The Life and Complete Works in Prose and Verse of Robert Greene, ed. Alexander B. Grosart, 15 vols, The Huth Library (privately printed, 1881-6; reprinted New York, 1964).
No authentic example of Greene's handwriting is currently known. As the frontispiece to the first volume of his edition of Greene (1881) Grosart reproduced a manuscript Latin prayer taken from St Augustine's Meditations and signed ‘Robert Grene’, a manuscript which he said was ‘believed to be’ Greene's holograph. The manuscript was then owned by ‘a private collector in London’ and is now unlocated. In fact, all circumstances militate against this manuscript's having any connection with Robert Greene the writer and dramatist. Not only is the spelling of the name different (without the medial double e), but there is also the inherent improbability of Greene's making excerpts from St Augustine, besides which the writing may well belong to the early-seventeenth century. In any case, the manuscript might be a transcript of a transcript made by one ‘Robert Grene’ (and the name is hardly uncommon). Grosart's facsimile is reproduced in A.D. Wraight and Virginia F. Stern, In Search of Christopher Marlowe (London, 1965), p. 185.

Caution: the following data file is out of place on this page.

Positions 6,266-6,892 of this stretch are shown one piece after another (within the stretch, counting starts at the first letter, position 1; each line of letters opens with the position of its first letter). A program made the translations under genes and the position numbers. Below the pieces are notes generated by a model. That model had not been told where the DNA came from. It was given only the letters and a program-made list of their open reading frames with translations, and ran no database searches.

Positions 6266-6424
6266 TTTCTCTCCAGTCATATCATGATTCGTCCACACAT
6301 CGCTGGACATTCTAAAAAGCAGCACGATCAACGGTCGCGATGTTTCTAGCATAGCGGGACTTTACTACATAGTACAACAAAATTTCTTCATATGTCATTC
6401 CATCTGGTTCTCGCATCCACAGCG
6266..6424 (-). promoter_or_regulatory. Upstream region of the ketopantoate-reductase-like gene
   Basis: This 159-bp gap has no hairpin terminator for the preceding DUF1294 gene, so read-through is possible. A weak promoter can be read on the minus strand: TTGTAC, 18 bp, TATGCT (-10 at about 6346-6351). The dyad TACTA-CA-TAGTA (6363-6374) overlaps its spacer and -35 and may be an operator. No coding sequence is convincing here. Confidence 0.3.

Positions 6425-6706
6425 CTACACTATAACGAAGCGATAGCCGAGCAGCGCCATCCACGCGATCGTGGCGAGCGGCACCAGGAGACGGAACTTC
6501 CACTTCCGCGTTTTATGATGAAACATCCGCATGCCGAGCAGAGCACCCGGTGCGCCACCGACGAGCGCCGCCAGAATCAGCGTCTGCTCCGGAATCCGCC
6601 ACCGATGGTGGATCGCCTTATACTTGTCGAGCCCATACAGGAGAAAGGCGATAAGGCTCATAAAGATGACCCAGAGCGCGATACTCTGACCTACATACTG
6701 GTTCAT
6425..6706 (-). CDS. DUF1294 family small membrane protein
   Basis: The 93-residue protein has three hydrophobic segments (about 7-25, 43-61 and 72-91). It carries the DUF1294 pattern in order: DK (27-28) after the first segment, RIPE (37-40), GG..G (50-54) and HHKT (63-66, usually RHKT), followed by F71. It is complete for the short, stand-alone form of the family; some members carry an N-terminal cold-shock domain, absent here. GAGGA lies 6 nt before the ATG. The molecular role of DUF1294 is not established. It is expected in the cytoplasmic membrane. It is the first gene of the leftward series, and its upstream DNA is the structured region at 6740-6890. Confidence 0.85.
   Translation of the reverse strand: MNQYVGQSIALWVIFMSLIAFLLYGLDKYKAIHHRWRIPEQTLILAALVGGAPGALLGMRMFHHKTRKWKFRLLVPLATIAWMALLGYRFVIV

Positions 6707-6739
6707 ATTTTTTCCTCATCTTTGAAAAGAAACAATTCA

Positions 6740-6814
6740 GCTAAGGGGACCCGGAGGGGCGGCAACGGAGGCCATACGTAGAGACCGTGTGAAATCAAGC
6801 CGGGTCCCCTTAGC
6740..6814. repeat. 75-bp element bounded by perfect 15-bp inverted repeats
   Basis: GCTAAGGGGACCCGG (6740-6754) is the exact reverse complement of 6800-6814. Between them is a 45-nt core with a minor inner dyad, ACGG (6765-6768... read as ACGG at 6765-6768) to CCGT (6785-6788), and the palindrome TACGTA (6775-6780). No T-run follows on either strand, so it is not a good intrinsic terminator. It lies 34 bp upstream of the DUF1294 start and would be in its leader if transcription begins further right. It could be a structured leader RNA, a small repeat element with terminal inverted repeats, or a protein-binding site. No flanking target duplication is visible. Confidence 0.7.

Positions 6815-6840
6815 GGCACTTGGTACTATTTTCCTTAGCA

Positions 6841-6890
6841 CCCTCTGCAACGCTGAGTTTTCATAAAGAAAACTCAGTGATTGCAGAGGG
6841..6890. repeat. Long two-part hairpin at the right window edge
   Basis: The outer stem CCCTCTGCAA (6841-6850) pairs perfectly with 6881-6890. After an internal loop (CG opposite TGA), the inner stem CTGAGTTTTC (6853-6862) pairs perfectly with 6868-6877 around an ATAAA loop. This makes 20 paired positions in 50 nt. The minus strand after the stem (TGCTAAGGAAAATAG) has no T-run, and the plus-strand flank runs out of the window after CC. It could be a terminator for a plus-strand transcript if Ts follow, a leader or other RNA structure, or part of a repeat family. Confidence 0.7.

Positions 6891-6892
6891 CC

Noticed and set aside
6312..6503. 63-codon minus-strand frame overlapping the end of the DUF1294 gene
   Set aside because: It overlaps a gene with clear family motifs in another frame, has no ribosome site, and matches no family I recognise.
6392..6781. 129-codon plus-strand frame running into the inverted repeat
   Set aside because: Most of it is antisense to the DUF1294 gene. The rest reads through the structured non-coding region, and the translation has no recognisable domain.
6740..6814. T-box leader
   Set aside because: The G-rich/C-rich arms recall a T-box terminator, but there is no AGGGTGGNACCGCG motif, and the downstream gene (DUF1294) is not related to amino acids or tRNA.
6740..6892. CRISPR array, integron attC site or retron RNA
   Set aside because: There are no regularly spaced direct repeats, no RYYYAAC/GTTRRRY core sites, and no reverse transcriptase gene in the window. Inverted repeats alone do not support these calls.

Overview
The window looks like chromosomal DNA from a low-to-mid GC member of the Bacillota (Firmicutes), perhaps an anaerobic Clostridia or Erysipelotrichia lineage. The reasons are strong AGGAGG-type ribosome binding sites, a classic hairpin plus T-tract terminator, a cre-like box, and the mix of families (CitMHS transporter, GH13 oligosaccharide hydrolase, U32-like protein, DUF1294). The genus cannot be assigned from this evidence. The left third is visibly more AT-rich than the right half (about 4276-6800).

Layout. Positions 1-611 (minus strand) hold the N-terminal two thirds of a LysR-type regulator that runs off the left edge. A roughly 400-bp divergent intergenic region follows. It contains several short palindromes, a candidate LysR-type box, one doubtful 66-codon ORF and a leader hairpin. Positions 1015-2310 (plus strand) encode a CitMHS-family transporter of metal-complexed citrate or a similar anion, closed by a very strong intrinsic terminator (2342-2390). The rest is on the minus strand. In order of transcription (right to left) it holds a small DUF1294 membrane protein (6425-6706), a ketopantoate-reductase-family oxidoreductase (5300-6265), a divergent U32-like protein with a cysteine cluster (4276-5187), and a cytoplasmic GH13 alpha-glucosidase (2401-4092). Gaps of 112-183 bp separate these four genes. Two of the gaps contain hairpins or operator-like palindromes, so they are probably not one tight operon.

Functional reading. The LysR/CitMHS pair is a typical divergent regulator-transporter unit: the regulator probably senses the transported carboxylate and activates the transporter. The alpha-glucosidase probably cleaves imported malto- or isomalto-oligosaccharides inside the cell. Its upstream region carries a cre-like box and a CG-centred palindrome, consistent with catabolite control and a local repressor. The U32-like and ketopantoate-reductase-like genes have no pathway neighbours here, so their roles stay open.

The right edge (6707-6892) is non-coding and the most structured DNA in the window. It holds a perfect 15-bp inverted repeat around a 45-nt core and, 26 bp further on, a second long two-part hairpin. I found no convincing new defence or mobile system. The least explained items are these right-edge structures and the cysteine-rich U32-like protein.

Three notable items are recorded in the entries below. The most important is what is probably Edward Alleyn's part in Orlando Furioso (GrR 9). A printed exemplum of A Looking Glasse for London and England (GrR 8) is of some interest since it would seem to be one of the earliest surviving printed plays marked up as a contemporary prompt-book. There also survives a playhouse manuscript copy of a sequel to Greene's Friar Bacon (GrR 7) which can probably be likewise attributed to that author.
In addition there are just a few known extracts from Greene's verse and prose works in seventeenth-century miscellanies (GrR 0.5-6).